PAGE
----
Americans hardly know how to respond to all those American flags seen in central Seoul on Saturday afternoons and evenings. Initially, as Korean conservatives began flying the Stars and Stripes at conservative rallies after the impeachment, ouster and jailing of Park Geun-hye in 2016 and 2017, Americans in Seoul could hardly believe what they were seeing.
Many U.S. citizens remain somewhat amused, even embarrassed, by these displays of pro-American sentiment. On university faculties, American professors mock the flag-wavers, discounting their importance while praising the Candlelight Revolution and the rise of Moon Jae-in as president. Many others are simply amazed by the passion with which conservatives, including veterans of the Vietnam and Korean wars, venerate the Korean-American alliance and U.S. military support of South Korea against the rising threat of North Korea, armed with nuclear warheads and missiles capable of striking anywhere in the South.
The range of American responses is understandable when one considers the dominant position of the left wing on American campuses. It’s inconceivable that student demonstrators in the United States would wave U.S. flags. Professors, most of them inclined to the left, some quite radical, scorn such shows of patriotism. In the United States, you are more likely to see real patriotism at professional sports events than at universities. Crowds in stadiums across the United States sing the national anthem.
Otherwise you have to wait until the Fourth of July to see American flags widely displayed in public.
It’s against this background that the American media persists in overlooking the importance of outpourings in Seoul of pro-American patriotism. It’s difficult for correspondents for news organizations to realize that rightist protests in central Seoul may actually represent a powerful political sentiment among millions of South Koreans who are increasingly unhappy with Moon, his government and his policies. The fact that the protesters tend to be above 60 years old contributes to the sense that their Saturday demonstrations are “not news,” that they represent only an extremist position.
You get the impression that many Koreans wish the protests would simply die. It is difficult for either American or Korean journalists to believe that these protests are getting bigger as disillusionment spreads among voters. The Candlelight Revolution appeared to mark a permanent turning point in Korean political and social life. The fact that the tide is turning is difficult to accept.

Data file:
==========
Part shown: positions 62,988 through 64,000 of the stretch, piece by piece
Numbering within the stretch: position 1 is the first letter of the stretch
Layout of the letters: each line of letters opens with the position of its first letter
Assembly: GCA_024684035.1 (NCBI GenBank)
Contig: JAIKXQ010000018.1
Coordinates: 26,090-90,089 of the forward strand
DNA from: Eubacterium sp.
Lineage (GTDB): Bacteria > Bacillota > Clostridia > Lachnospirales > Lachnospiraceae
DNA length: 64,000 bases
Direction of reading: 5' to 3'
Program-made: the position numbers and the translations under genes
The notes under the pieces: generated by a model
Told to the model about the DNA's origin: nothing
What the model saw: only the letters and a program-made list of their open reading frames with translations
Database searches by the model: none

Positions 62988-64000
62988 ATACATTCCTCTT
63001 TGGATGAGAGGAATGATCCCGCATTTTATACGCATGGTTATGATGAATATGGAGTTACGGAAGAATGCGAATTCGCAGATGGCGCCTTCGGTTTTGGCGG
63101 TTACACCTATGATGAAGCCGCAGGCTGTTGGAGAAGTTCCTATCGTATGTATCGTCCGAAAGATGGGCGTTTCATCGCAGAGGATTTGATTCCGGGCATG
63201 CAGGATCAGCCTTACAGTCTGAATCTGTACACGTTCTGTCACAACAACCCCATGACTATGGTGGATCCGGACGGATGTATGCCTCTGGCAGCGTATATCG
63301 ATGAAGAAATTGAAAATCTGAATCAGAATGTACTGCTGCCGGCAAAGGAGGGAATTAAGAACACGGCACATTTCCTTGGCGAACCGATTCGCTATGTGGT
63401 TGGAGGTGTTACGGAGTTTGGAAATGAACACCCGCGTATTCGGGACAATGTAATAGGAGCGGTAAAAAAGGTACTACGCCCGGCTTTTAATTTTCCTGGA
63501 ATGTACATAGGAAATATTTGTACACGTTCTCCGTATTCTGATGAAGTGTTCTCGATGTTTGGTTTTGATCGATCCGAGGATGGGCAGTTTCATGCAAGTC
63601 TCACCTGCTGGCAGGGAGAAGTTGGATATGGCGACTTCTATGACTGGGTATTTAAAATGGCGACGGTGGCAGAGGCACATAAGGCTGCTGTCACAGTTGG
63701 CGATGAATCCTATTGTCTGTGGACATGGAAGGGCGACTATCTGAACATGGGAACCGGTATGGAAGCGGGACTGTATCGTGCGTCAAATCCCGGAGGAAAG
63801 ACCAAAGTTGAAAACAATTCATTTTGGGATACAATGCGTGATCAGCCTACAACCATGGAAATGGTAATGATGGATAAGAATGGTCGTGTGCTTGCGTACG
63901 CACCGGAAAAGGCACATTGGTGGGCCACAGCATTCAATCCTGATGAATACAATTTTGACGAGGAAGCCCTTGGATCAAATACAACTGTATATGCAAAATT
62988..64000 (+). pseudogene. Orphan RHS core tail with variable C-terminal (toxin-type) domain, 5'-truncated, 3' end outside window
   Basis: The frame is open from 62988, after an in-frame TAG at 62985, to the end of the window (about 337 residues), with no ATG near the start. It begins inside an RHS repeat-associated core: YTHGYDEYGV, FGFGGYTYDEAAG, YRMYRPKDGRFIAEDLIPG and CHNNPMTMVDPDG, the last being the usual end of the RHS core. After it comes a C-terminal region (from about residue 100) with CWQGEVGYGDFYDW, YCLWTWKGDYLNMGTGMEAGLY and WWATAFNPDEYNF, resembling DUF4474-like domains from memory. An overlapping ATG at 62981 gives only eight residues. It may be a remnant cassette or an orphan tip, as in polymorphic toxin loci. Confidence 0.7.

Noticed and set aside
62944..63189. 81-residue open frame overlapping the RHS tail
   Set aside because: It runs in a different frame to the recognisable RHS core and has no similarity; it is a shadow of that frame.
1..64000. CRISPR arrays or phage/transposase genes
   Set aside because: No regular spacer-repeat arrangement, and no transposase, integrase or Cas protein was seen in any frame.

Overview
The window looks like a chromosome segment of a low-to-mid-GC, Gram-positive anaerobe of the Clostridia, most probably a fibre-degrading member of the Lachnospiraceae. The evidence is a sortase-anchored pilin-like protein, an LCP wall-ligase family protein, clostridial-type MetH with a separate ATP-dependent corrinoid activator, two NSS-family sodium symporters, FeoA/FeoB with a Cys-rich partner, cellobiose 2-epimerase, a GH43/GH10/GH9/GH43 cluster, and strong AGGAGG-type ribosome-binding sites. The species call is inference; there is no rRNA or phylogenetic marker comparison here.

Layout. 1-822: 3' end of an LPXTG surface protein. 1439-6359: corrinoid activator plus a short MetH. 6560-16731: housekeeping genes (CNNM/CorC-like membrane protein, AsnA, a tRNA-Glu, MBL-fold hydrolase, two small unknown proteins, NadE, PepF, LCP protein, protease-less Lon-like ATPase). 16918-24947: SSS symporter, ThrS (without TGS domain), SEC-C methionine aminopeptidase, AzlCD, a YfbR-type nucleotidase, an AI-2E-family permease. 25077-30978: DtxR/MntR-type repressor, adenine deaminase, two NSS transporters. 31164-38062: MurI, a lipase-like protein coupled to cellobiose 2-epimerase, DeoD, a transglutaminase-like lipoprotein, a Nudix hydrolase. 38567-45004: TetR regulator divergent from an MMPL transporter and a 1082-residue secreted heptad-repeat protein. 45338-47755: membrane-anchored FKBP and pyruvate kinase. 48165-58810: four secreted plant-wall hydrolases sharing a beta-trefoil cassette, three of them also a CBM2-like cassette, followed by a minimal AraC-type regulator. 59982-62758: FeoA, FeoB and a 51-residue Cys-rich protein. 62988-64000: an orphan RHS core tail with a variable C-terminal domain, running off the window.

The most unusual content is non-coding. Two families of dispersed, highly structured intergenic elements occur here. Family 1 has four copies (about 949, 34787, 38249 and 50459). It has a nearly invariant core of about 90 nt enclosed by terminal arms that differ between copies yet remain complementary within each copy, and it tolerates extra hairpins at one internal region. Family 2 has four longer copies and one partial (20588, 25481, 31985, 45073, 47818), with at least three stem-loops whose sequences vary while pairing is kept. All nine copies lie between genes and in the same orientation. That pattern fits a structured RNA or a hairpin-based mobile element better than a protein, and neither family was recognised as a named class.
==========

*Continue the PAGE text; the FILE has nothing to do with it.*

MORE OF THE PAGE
The Korean response is a little more complicated than that of Americans for the obvious reason that the government is able to intimidate the Korean media. Korean editors may once have believed the protests had little real importance, but their increasing strength makes them difficult to ignore. Seoul’s national newspapers appear reluctant to cover them while the government can always threaten to repress any media that appears sympathetic to the conservatives. We hear stories of government pressure not only on television networks but also on the print media. Leading conservative voices such as Chosun Ilbo are inclined to downplay them for fear of reprisals, if not openly, then subtly.
That’s extremely unfortunate considering that the protests are gaining in importance as North Korea reverts to its usual abusive rhetoric while showing no signs of giving up its nuclear and missile programs. Koreans as well as Americans find it difficult to believe that young people are showing up at these protests in increasing numbers. They seem to be gaining in strength while foreign journalists do not know what to make of them and the Korean media, under pressure, stays away.
The strong pro-American sentiment among many older Koreans is an important phenomenon. Memories of the Korean War kindle fears of a second Korean War, perhaps far worse than the conflict that raged from June 1950 to July 1953. Rather than sneer at the American flags waving every Saturday, journalists should recognize the need not only to make note of these displays of old-time patriotism but to explain the reasons for it.
It’s one thing for the foreign media not to pay a great deal of attention but quite another for the Korean media to avoid a story right in front of the eyes of all their reporters and editors.
Foreign journalists, particularly those with American news organizations, are focusing elsewhere. The troubles of President Trump as he faces the possibility of impeachment are the top story in the United States. Non-stop protests in Hong Kong are the major foreign story from Asia while Trump’s moves in the Middle East, including withdrawal of U.S. troops from northern Syria, also dominate the news. Korea gets attention only when Kim Jong-un orders another missile test.